Jeff Dorson, an investigator with the local League in Support of Animals (LISA), says that organization has taken issue with Sterling & Reid, particularly after last year's bear incident. He says LISA will be reviewing the circus' activities in New Orleans this year.

"We're asking the public to take note of any signs of mistreatment and forward them to our office, and we will send them to the USDA," Dorson says.Burma Save

Local and national activists plan anti-Unocal actions surrounding the upcoming Energy Conference.

Visitors to the 29th Annual Energy Conference at the Sheraton Hotel this week might be in for some unexpected controversy. Sponsored by Howard Weil, the well-known local investment firm, the Energy Conference has since 1972 been a fairly staid event that brought energy companies together with hundreds of institutional investors from around the world. This year's conference might be much the same if not for promised protests surrounding Unocal, a participating Los Angeles-based oil company that is increasingly under attack over allegations of slave labor and human rights abuses at its Yadana pipeline project in Burma.

Unocal is not directly charged with the alleged abuses, which involve forcing unpaid villagers to clear dense jungles at gunpoint under threat of starvation and torture. However, activists accuse Unocal of tacitly accepting such practices by its business partner, the Burmese military government.

"Under the ruling military junta, Burma's main exports have been oil and heroin, and it takes an equally lawless approach to both," says Heidi Quante of EarthRights International, a San Francisco-based human rights organization that is working with local activist groups including the Louisiana Free Burma Coalition and Citizens for Corporate Responsibility.

Unocal's critics scored an initial victory on March 5, when Federal District Court Judge Ronald S.W. Lew ruled in favor of a request by a group of Burmese workers that their claims be heard in a California state court. In his opinion, Judge Lew found that "the evidence does suggest that Unocal knew forced labor was being utilized," and that "the military forced Plaintiffs and others, under threat of violence, to work on Unocal's pipeline projects for days at a time."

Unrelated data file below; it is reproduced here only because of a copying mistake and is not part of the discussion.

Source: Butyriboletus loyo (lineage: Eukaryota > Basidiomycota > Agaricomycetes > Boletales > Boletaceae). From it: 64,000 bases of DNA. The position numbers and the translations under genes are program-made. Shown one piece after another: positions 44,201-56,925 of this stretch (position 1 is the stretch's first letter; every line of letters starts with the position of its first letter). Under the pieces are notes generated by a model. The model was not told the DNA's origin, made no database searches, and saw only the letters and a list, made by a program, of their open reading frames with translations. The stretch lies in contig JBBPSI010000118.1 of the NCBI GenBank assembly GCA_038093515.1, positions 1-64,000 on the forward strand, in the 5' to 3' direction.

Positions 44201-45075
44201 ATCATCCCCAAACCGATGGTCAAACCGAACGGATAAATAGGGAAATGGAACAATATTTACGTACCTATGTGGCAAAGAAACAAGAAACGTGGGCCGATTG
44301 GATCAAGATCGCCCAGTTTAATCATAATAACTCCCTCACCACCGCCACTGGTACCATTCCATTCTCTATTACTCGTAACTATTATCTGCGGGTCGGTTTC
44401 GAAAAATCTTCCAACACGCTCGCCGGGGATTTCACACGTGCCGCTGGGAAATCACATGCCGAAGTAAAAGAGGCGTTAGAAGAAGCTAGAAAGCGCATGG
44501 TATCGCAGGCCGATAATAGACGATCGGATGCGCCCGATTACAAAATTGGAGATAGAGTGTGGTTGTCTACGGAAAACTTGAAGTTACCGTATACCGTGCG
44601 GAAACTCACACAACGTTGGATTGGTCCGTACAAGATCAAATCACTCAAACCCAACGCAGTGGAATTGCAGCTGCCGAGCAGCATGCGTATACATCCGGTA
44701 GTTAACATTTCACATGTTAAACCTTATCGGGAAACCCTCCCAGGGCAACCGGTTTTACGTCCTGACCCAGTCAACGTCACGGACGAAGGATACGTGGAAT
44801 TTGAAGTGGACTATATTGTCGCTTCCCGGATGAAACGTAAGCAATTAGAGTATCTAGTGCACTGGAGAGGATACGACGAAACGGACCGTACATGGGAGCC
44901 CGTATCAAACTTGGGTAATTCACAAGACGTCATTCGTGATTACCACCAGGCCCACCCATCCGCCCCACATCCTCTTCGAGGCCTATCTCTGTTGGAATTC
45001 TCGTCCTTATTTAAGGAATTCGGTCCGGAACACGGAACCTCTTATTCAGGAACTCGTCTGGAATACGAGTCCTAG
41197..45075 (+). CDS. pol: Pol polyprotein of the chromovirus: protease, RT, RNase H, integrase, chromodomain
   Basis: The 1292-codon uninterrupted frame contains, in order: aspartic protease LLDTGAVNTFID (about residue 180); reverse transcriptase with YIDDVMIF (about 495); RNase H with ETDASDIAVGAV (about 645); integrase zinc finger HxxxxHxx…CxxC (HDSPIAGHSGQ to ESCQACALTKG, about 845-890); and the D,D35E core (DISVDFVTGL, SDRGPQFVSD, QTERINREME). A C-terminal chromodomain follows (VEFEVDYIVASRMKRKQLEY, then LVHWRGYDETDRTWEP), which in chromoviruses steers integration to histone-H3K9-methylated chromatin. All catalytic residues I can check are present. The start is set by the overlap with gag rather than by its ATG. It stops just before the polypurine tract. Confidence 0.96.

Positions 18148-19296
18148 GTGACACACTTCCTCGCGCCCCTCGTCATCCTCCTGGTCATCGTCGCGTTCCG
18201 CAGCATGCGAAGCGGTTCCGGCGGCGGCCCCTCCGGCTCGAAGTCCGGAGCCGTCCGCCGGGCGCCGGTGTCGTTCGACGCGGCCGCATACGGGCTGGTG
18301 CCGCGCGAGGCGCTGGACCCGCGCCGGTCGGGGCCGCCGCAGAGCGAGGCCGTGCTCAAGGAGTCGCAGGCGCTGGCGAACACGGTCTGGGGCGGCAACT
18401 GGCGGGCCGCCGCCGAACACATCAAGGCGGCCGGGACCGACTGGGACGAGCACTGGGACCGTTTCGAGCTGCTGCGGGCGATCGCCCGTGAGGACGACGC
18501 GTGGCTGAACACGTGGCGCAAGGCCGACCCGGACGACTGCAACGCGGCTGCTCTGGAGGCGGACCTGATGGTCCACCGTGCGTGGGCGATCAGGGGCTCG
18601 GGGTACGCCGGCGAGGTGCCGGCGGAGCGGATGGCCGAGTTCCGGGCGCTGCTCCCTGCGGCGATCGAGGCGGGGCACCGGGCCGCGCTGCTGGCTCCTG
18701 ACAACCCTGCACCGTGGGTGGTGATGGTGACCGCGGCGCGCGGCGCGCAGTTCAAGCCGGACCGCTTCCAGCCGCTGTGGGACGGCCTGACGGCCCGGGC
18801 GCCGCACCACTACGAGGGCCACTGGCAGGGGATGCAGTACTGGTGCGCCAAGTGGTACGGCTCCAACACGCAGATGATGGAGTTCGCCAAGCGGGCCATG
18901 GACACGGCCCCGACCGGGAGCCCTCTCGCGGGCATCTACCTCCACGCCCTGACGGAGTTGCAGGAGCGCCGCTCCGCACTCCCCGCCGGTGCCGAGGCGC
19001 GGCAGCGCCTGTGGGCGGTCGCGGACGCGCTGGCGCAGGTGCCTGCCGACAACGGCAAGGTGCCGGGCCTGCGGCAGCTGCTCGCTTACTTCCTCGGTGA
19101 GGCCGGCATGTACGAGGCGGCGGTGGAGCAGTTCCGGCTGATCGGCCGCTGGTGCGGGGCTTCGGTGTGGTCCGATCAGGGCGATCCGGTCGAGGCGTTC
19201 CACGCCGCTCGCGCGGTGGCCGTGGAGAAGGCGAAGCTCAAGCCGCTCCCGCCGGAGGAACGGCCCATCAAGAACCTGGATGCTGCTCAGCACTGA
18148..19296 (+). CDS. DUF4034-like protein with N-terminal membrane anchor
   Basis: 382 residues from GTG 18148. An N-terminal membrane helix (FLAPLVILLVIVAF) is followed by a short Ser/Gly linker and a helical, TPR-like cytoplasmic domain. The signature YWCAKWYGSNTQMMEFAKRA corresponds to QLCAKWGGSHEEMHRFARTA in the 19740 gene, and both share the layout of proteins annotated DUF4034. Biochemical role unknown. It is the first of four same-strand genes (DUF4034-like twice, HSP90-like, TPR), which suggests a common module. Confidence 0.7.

Unocal (formerly Union Oil of California) has denied the charges. In an interview with NPR reporter Daniel Zwerdling on March 10, Unocal vice-chairman John Imle said he was aware that "conscripted labor is used routinely for civic projects in that country," but did not believe it was also used on the Unocal project. "I just don't believe those stories," he said. Acknowledging that the purpose of the venture with the Burmese government was "to make a profit," he said that "as a condition, Unocal will only invest in places where we can improve the lives of the people."

New Orleans writer Whitney Stewart, author of Aung San Suu Kyi: Fearless Voice of Burma, a biography of Burma's pro-democracy leader, says she finds that hard to believe. "If Unocal were really interested in bettering people's lives, there certainly must be more credible business partners than a Burmese military regime that has routinely jailed anyone who dared speak out against it," she says. Aung San Suu Kyi had been held under house arrest for 6 years, Stewart says, and her movements and speech are still strictly curtailed by the military. Stewart adds that she believes the political leader might have been silenced by now had it not been for international media scrutiny.

Quante says activists are still finalizing just how they intend to protest. Plans are also being closely guarded out of concern for counter-protests. Despite any controversy, it has been business as usual in the offices of the Howard Weil Energy Conference. "We don't know anything about any protests," says conference planner Mary Alice Allen, "but we don't expect our conference to be affected."